• Germany set to deport native-born potential terrorists

    Germany set to deport native-born potential terroristsIn a move without precedent in German history, the country will soon deport two German-born men accused of having discussed terrorist activity. On Tuesday, the Federal Administrative Court in Leipzig threw out a case saying that the men, one an Algerian national and the other a Nigerian citizen, should not be deported because there was no proof they had committed a serious offense. In so doing, it cleared the way for deportations that the state government of Lower Saxony ordered last month, when it described the pair as a threat to national security.




  • US infant mortality rate declines, but disparities remain

    US infant mortality rate declines, but disparities remainThe rate of infant deaths in the United States has improved, the Centers for Disease Control and Prevention said in a study released on Tuesday. The infant mortality rate dropped 15 percent over the past decade, from a record high 6.86 infant deaths per 1,000 live births in 2005 to 5.82 in 2014, data show. While the new report indicates a promising development in the country’s public health, commentators say the United States has a long way to go to catch up peer nations. "I think there was a public health push in the past decade to figure out ways to lower this rate, and it has made an impact," report author T.J. Mathews, a demographer at the CDC's National Center for Health Statistics, told CNN on Tuesday.




  • Gorsuch hearings: Should agencies – or courts – decide the law?

    Gorsuch hearings: Should agencies – or courts – decide the law?There are several elephants in the room where senators are grilling Judge Neil Gorsuch this week. One of those proverbial pachyderms was present courtesy of the aspiring Supreme Court justice. “There’s an elephant in the room with us today,” Judge Gorsuch wrote in a 2016 concurrence that featured prominently in 11 hours of questioning Tuesday from members of the Senate Judiciary Committee.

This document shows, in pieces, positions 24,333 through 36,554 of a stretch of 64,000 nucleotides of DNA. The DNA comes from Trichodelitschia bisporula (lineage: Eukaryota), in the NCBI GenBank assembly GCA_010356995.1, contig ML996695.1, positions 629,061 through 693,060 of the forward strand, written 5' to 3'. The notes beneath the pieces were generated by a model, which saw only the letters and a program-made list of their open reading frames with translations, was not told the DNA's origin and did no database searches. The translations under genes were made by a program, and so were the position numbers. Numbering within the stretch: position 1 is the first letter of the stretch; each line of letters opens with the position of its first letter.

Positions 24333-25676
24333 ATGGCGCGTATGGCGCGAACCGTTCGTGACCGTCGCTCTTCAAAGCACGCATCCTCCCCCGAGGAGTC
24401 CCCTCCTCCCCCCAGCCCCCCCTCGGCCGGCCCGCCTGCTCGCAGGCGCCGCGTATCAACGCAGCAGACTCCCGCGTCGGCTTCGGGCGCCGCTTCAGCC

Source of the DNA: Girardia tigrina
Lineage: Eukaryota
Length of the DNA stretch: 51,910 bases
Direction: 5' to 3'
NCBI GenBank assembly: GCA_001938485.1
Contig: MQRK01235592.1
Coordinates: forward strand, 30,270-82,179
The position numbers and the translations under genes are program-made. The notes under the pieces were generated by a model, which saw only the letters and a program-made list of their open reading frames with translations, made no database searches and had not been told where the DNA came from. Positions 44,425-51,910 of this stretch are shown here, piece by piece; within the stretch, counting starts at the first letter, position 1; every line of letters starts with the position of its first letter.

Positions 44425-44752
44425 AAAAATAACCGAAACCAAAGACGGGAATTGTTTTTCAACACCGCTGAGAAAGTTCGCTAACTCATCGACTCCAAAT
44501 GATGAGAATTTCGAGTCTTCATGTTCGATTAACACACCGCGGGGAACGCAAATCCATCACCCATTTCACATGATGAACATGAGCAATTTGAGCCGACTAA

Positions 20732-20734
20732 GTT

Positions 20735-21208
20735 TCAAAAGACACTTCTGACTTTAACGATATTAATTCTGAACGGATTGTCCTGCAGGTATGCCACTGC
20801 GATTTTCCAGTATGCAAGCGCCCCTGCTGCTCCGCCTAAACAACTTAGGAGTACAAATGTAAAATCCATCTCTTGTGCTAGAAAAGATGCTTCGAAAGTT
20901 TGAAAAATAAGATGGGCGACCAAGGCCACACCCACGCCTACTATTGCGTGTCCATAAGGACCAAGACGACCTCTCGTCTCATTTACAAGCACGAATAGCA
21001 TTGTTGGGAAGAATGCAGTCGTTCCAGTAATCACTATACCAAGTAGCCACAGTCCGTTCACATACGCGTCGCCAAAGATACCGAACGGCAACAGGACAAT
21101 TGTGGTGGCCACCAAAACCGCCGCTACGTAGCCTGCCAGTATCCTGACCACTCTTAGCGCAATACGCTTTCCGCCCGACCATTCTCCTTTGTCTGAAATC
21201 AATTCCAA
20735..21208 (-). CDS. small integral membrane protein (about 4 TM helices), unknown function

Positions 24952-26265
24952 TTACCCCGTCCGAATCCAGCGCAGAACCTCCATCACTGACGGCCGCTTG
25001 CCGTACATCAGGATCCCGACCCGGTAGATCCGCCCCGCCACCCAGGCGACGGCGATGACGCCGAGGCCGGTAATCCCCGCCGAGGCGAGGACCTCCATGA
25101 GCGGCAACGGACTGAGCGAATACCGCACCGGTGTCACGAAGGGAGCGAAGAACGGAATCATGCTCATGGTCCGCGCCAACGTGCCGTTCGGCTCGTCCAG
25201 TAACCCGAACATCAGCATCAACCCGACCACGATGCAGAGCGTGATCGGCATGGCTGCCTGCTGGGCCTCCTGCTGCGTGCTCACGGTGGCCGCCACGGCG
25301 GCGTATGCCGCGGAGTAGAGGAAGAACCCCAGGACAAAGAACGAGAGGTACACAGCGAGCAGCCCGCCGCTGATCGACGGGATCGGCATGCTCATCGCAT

• What is Facebook's responsibility when people broadcast crimes?

    What is Facebook's responsibility when people broadcast crimes?The apparent sexual assault of a Chicago teenager, broadcast on Facebook Live, has reignited debate about the feature and Facebook’s responsibility to address crimes. It was not until Monday, however, that her family learned that an apparent sexual assault on the girl had been broadcast on Facebook Live. None of the 40 viewers had reported the incident through Facebook’s content-review system, but a teenager mentioned the video to Reginald King, one of the girl’s relatives.




  • North Korea missile launch toward S. Korea failed. How often does that happen?

    North Korea missile launch toward S. Korea failed. How often does that happen?The missile, launched from the eastern coastal town of Wonsan, “[appeared] to have exploded within seconds of launch,” the US Pacific Command said in a statement. American officials had been aware of the planned launch for several days, as they observed a rocket being moved and VIP seating being assembled in Wonsan, they told the Associated Press on Tuesday. The launch failure comes as the United States and South Korea engage in their annual “Foal Eagle” joint military exercises, which typically provoke a strong response from the North.